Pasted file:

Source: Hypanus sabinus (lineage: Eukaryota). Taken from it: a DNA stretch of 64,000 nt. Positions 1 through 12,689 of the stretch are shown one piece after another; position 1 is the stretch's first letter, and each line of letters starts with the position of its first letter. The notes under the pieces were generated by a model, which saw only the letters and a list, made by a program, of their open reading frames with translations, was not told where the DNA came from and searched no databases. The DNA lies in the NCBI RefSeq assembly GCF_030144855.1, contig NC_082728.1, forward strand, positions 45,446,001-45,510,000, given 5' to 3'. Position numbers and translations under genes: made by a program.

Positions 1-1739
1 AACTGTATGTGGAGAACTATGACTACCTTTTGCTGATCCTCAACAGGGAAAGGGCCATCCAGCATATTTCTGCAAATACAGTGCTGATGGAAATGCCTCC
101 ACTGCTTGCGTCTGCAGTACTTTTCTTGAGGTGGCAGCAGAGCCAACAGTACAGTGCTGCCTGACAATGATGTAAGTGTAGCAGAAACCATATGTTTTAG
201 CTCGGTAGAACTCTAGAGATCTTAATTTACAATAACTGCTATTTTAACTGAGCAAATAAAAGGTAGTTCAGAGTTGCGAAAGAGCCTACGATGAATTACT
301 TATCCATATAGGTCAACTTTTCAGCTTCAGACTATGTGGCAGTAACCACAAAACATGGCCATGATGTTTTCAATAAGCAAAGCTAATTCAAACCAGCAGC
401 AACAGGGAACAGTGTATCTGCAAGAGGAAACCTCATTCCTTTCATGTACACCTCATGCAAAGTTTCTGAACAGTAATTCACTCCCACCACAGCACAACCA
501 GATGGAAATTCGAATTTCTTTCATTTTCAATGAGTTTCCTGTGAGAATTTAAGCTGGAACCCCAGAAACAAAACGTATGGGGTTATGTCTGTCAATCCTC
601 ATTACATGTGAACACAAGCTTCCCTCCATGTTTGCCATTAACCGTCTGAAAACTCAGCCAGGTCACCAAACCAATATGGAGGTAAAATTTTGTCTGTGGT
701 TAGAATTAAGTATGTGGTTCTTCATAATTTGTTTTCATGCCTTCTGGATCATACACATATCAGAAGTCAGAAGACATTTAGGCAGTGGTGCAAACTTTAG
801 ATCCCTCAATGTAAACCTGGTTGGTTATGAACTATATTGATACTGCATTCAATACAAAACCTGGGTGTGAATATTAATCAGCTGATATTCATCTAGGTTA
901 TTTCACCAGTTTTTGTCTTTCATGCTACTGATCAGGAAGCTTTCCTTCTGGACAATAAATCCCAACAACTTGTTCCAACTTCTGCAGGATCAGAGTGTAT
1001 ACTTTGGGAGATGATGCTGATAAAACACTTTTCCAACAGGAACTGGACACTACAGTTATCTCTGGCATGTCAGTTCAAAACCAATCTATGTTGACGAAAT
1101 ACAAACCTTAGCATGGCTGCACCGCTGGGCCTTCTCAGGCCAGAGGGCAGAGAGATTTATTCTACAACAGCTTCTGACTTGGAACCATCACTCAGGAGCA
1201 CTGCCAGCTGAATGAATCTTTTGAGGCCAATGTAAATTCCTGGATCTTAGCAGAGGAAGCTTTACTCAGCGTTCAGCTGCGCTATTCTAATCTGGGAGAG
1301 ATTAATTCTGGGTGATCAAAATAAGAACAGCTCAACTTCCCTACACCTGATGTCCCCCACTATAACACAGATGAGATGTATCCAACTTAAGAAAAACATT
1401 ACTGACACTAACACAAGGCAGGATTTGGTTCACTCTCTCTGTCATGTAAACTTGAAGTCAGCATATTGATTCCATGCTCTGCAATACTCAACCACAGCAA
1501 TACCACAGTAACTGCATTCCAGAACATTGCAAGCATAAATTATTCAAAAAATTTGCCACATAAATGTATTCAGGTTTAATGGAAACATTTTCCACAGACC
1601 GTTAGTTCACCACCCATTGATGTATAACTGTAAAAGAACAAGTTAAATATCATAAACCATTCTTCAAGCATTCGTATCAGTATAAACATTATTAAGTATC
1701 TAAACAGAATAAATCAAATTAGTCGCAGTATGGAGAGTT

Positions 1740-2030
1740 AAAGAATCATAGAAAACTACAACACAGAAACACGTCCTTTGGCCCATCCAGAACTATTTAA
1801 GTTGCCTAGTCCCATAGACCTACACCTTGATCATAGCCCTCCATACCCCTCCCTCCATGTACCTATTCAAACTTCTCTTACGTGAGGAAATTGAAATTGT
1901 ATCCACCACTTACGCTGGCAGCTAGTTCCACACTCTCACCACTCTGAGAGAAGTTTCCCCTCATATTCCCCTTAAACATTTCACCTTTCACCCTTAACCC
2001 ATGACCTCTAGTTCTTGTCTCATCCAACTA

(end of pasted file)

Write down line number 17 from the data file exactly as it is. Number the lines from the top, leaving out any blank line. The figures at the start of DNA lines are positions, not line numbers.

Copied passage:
1401 ACTGACACTAACACAAGGCAGGATTTGGTTCACTCTCTCTGTCATGTAAACTTGAAGTCAGCATATTGATTCCATGCTCTGCAATACTCAACCACAGCAA